Mexican Immigrant Mothers' Perceptions of Their Children’s Communication Disabilities, Emergent Literacy Development, and Speech-Language Therapy Program Purpose This qualitative study explored mothers' perceptions of their children’s communication disabilities, emergent literacy development, and speech-language therapy programs. Method Participants were 14 Mexican immigrant mothers and their children (age 17–47 months) who were receiving center-based services from an early childhood intervention program, located in a large urban ... Research Article
Research Article  |   August 01, 2007
Mexican Immigrant Mothers' Perceptions of Their Children’s Communication Disabilities, Emergent Literacy Development, and Speech-Language Therapy Program
 
Author Affiliations & Notes
  • Sharon E. Kummerer
    Schwab Rehabilitation Hospital, Chicago
  • Norma A. Lopez-Reyna
    University of Illinois at Chicago
  • Marie Tejero Hughes
    University of Illinois at Chicago
  • Contact author: Sharon E. Kummerer, Schwab Rehabilitation Hospital, 1401 South California Boulevard, Chicago, IL 60608. E-mail: skumme1@uic.edu.
Article Information
Development / Cultural & Linguistic Diversity / Normal Language Processing / Language Disorders / Research Articles
Research Article   |   August 01, 2007
Mexican Immigrant Mothers' Perceptions of Their Children’s Communication Disabilities, Emergent Literacy Development, and Speech-Language Therapy Program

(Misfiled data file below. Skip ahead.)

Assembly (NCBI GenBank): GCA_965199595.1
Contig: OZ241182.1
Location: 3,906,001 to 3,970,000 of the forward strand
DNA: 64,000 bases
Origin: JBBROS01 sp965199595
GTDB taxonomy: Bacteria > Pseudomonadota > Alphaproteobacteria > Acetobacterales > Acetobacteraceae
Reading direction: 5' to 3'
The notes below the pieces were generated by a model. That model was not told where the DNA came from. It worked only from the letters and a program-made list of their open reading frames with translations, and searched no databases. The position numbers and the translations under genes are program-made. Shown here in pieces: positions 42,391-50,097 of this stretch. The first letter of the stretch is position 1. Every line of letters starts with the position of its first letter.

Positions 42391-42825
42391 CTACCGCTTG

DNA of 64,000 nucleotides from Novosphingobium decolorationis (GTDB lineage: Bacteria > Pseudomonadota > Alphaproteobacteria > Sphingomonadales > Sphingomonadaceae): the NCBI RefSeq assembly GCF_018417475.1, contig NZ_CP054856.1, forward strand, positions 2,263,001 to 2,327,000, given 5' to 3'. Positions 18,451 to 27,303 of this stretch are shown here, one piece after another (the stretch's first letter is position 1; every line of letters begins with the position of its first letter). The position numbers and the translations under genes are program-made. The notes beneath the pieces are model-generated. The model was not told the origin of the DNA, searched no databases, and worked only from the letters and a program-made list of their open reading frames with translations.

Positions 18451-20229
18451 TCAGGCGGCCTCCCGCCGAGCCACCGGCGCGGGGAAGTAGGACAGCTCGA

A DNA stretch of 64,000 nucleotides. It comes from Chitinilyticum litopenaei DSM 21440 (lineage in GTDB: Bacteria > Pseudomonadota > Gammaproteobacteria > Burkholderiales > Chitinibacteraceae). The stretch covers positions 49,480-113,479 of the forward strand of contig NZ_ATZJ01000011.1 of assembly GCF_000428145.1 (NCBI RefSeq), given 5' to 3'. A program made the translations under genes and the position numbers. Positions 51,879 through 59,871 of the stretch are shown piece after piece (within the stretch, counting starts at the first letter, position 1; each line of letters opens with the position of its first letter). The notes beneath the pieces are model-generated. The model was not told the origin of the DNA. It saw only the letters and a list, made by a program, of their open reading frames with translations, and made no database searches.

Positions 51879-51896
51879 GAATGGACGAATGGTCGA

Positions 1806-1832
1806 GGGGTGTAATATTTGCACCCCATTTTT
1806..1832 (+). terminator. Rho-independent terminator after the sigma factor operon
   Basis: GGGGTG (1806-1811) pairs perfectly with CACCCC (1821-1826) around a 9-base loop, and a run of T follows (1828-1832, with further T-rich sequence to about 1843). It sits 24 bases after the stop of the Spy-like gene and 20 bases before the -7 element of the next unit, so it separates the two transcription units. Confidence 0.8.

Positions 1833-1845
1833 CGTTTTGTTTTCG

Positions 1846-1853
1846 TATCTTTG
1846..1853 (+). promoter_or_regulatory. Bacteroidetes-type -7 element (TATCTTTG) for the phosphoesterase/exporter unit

American Journal of Speech-Language Pathology, August 2007, Vol. 16, 271-282. doi:10.1044/1058-0360(2007/031)
History: Received October 17, 2005 , Revised May 21, 2006 , Accepted April 1, 2007
 
American Journal of Speech-Language Pathology, August 2007, Vol. 16, 271-282. doi:10.1044/1058-0360(2007/031)
History: Received October 17, 2005; Revised May 21, 2006; Accepted April 1, 2007
Web of Science® Times Cited: 16

Purpose This qualitative study explored mothers' perceptions of their children’s communication disabilities, emergent literacy development, and speech-language therapy programs.

Method Participants were 14 Mexican immigrant mothers and their children (age 17–47 months) who were receiving center-based services from an early childhood intervention program, located in a large urban city in the Midwestern United States. Mother interviews composed the primary source of data. A secondary source of data included children’s therapy files and log notes. Following the analysis of interviews through the constant comparative method, grounded theory was generated.

Results The majority of mothers perceived their children as exhibiting a communication delay. Causal attributions were diverse and generally medical in nature (i.e., ear infections, seizures) or due to familial factors (i.e., family history and heredity, lack of extended family). Overall, mothers seemed more focused on their children’s speech intelligibility and/or expressive language in comparison to emergent literacy abilities.

Conclusions To promote culturally responsive intervention, mothers recommended that professionals speak Spanish, provide information about the therapy process, and use existing techniques with Mexican immigrant families.

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